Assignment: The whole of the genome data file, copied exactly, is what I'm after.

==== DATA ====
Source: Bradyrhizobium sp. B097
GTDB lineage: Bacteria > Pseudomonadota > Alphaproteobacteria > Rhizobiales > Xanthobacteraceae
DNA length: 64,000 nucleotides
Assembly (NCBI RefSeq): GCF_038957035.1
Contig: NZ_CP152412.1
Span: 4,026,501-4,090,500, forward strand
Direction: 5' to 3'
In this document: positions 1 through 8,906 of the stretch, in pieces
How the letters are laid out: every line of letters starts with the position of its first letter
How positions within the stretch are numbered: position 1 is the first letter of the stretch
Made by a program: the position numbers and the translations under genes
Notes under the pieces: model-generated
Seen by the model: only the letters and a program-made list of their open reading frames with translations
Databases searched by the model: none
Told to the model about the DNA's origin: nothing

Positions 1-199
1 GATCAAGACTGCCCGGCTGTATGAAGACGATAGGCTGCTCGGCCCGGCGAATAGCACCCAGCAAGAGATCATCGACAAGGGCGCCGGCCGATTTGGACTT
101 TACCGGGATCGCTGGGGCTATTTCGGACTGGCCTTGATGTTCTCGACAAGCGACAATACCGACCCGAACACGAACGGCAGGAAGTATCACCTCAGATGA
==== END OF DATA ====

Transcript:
Source: Bradyrhizobium sp. B097
GTDB lineage: Bacteria > Pseudomonadota > Alphaproteobacteria > Rhizobiales > Xanthobacteraceae
DNA length: 64,000 nucleotides
Assembly (NCBI RefSeq): GCF_038957035.1
Contig: NZ_CP152412.1
Span: 4,026,501-4,090,500, forward strand
Direction: 5' to 3'
In this document: positions 1 through 8,906 of the stretch, in pieces
How the letters are laid out: every line of letters starts with the position of its first letter
How positions within the stretch are numbered: position 1 is the first letter of the stretch
Made by a program: the position numbers and the translations under genes
Notes under the pieces: model-generated
Seen by the model: only the letters and a program-made list of their open reading frames with translations
Databases searched by the model: none
Told to the model about the DNA's origin: nothing

Positions 1-199
1 GATCAAGACTGCCCGGCTGTATGAAGACGATAGGCTGCTCGGCCCGGCGAATAGCACCCAGCAAGAGATCATCGACAAGGGCGCCGGCCGATTTGGACTT
101 TACCGGGATCGCTGGGGCTATTTCGGACTGGCCTTGATGTTCTCGACAAGCGACAATACCGACCCGAACACGAACGGCAGGAAGTATCACCTCAGATGA